Baltics foodservice operations in Lithuania, Latvia and Estonia all reported improved sales, notably achieved in the independent horeca segment. Retail sales have performed well but a few one-off significant costs impacted profitability. An acquisition to grow the specialist product range in Latvia has been identified and the due diligence is underway.

Spain has maintained the positive momentum of the prior year across all operations. Guzman pleasingly continues to report monthly profits, and despite the loss of a few customers, has increased sales in the independent and hotel sectors by more than 20%. The new management team has implemented efficiencies and controlled costs downward to improve overall performance. Igartza has seen a tougher trading environment but remains profitable. The Euskopan acquisition has bedded down well. Inflation is not easing, but market share growth is the focus and embracing synergies within the three operations. Bolt-on acquisitions are under consideration.

Portugal, although navigating dampened economic activity, has shown pleasing growth. Pricing strategies and market positioning continues to be management's focus. Investing for growth continues, with approvals received to proceed with the new Sintra depot build and Porto progressing well. A bolt-on acquisition has been identified and negotiations are well underway.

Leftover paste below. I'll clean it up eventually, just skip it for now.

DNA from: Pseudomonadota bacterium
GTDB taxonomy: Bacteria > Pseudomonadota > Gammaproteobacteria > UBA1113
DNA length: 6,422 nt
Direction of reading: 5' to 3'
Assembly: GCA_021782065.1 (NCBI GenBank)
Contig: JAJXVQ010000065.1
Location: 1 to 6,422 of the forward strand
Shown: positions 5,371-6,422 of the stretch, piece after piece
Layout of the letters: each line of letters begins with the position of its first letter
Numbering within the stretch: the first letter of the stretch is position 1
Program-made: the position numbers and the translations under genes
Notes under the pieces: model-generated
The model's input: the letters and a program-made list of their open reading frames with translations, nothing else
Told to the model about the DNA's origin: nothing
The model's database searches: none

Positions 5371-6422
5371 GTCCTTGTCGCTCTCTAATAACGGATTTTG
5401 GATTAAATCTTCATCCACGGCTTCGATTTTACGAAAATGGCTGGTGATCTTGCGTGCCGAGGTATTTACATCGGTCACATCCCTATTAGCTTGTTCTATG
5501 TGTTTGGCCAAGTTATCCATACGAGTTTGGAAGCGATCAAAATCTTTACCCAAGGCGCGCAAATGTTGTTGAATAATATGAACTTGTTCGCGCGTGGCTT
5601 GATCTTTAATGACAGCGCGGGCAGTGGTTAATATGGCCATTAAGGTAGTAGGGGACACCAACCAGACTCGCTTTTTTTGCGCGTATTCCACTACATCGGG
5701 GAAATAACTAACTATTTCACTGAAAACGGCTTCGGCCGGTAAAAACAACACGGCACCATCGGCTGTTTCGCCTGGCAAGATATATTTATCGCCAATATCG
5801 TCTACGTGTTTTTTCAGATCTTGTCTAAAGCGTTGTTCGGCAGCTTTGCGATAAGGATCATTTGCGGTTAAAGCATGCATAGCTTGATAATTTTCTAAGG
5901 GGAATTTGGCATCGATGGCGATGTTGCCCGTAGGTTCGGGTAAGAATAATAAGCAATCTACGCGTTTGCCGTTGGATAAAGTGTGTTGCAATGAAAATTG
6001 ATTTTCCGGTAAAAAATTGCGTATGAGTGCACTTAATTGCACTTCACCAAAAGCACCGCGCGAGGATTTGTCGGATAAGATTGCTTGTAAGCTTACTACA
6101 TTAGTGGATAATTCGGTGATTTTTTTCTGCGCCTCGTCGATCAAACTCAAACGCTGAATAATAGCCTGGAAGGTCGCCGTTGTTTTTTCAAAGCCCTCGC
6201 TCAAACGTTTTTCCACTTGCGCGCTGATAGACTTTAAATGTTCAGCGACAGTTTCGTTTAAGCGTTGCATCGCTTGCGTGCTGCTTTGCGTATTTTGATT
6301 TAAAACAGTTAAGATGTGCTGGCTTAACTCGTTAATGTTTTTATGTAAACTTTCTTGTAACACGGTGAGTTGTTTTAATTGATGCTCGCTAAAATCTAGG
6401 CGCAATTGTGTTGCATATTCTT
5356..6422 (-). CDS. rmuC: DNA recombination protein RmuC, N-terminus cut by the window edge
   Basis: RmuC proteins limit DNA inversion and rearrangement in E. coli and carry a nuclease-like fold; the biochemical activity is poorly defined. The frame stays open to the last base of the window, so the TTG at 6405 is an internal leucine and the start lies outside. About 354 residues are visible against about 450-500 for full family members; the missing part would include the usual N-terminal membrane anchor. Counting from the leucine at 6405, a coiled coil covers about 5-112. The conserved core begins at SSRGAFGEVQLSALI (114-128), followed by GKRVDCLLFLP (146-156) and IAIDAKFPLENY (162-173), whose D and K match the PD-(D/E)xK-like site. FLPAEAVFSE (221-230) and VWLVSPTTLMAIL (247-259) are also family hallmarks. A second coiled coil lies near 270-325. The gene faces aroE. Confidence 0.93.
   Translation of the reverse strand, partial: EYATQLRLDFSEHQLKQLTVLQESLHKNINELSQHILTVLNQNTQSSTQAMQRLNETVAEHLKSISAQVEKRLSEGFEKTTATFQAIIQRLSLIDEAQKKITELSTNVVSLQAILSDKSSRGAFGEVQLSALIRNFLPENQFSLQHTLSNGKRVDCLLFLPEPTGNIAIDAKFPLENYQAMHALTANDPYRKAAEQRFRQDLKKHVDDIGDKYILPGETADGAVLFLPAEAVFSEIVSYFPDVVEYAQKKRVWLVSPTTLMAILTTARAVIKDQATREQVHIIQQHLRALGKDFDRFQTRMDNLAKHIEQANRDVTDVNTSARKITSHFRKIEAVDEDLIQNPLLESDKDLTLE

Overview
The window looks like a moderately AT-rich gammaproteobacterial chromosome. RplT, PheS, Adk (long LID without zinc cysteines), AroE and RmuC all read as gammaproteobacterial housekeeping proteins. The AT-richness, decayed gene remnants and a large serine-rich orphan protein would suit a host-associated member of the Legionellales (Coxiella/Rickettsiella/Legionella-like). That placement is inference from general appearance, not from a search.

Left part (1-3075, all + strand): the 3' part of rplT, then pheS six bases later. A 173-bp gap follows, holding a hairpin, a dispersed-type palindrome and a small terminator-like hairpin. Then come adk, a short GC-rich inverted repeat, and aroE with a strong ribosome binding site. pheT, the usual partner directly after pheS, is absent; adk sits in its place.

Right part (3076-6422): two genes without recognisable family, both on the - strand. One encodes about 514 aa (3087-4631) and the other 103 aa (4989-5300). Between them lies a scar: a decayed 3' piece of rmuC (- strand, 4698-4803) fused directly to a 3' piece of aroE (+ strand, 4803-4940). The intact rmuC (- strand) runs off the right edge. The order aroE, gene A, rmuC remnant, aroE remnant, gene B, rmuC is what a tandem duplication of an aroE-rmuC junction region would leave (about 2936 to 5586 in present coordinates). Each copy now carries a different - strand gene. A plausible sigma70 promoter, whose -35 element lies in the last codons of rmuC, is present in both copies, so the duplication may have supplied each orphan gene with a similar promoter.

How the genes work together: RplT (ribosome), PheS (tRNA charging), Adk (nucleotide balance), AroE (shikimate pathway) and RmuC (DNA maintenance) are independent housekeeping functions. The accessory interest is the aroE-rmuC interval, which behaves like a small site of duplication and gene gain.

Germany's results disappointed, with sales and trading profit slightly down on the prior period. Restructuring of the current depot footprint and creating cross-dock capacity is expected to create efficiencies. A small acquisition of a bakery specialist business (with effect from January 2024) is anticipated to create cross-selling opportunities.

Emerging Markets

Emerging Markets delivered a solid overall performance despite economic challenges in several markets. Revenue was up 11,8% to R17,1 billion (H1F2023: R15,3 billion) and trading profit up 4,0% to R930 million (H1F2023: R894 million).

Bidcorp Food Africa (BFA including Bidfood and Crown Food Group) achieved excellent results considering the overall environment in South Africa. Inflation is moderating but interest rates remain elevated, increasing the pressure on consumers' disposal income. Power blackouts continue. Avian influenza impacted availability and pricing of commercial poultry stock and eggs. Supply chain bottlenecks through the ports have impacted sales and production, all of which compounded stagnant growth rates.